Mixed tenure communities and the effects on neighbourhood reputation and stigma: Residents' experiences from within

Kathryn Arthurson

    Research output: Contribution to journalArticle

    28 Citations (Scopus)

    Abstract

    The research reported here investigated the question of whether implementing mixed housing tenure policies has positive effects in terms of revising negative neighbourhood reputations. Neighbourhood reputation is conceptualised as a key factor that impacts on whether residents' are socially included, as studies have suggested that it may affect residents' health, educational horizons, personal ambitions and pride and feelings of exclusion from mainstream society. The current study encompassed three Australian case study neighbourhoods that had undergone extensive changes to tenure mix through neighbourhood renewal. Data collection involved a survey and in-depth interviews to increase understandings of residents' comparative perspectives about the impacts of mixed tenure on the reputations of their neighbourhood (across different tenure groups). A key finding was that different scales of stigma existed. The broader neighbourhood reputations appeared to have improved but internally an unexpected finding was that residents associated private rental tenure with neighbourhood stigma.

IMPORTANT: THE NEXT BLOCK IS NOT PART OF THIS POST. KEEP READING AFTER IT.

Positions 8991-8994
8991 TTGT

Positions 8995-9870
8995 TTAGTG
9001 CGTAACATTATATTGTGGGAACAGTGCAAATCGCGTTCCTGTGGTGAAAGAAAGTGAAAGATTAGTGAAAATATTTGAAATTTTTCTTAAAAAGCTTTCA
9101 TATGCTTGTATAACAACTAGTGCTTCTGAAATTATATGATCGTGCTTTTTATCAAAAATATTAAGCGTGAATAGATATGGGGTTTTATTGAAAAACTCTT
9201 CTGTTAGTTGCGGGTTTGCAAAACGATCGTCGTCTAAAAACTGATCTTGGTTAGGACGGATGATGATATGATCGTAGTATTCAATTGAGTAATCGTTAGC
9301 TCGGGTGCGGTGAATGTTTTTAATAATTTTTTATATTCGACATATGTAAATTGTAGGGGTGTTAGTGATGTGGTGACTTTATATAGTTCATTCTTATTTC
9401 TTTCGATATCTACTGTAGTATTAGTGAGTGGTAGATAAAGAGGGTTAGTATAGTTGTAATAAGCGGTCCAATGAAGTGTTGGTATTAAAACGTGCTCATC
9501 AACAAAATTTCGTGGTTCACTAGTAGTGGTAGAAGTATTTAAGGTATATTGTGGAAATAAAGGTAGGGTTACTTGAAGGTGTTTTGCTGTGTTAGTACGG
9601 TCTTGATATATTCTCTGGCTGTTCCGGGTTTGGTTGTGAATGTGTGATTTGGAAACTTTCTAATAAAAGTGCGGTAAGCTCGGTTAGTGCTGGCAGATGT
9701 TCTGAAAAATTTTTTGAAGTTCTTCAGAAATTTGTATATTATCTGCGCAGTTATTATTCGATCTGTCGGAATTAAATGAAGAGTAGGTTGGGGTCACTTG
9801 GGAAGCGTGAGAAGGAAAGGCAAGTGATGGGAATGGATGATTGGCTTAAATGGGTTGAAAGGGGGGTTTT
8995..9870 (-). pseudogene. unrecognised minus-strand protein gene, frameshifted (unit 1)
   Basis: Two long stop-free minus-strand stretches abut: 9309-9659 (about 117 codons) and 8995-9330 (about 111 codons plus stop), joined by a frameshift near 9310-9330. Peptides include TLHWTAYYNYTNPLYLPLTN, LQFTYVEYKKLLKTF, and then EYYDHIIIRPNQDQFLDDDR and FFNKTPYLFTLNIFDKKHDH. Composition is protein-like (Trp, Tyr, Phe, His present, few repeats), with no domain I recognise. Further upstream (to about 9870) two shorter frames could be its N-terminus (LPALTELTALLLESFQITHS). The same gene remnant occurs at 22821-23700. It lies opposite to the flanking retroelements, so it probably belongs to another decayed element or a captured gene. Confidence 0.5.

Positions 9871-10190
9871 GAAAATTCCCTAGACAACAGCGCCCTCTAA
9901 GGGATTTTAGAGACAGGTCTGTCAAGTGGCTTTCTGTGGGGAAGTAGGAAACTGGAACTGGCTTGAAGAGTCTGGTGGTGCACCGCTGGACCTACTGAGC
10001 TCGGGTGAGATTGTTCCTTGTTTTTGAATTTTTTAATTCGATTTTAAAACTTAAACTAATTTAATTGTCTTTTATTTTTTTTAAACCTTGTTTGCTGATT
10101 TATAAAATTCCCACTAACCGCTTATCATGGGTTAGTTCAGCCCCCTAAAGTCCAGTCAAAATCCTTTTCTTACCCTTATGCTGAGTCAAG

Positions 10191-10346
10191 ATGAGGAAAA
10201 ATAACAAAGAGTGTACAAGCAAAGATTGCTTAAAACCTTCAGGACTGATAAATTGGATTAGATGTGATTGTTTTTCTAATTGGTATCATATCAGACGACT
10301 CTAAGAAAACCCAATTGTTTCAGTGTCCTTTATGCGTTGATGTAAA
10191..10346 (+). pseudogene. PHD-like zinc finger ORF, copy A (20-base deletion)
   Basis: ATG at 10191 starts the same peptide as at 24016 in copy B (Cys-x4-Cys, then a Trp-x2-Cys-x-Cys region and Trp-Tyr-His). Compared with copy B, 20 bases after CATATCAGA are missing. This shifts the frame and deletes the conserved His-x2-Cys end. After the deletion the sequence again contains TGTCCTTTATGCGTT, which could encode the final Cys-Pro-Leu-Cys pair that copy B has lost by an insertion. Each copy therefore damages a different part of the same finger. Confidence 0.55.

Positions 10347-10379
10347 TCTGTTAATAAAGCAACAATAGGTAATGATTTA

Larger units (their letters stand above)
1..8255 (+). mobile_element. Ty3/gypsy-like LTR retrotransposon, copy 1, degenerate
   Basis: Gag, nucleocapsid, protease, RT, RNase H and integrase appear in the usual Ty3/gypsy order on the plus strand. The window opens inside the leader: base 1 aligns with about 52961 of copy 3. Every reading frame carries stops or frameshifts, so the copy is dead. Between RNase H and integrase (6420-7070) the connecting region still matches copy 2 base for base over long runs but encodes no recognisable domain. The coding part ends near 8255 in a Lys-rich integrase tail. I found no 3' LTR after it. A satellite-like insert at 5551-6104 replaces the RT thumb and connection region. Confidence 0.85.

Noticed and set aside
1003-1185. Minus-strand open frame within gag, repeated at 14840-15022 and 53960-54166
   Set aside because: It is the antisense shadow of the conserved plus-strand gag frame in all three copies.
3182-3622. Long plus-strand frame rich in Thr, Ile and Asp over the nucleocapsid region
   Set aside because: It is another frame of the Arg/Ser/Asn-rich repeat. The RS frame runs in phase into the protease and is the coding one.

Original languageEnglish
    Pages (from-to)432-438
    Number of pages7
    JournalCities
    Volume35
    DOIs
    Publication statusPublished - 2013

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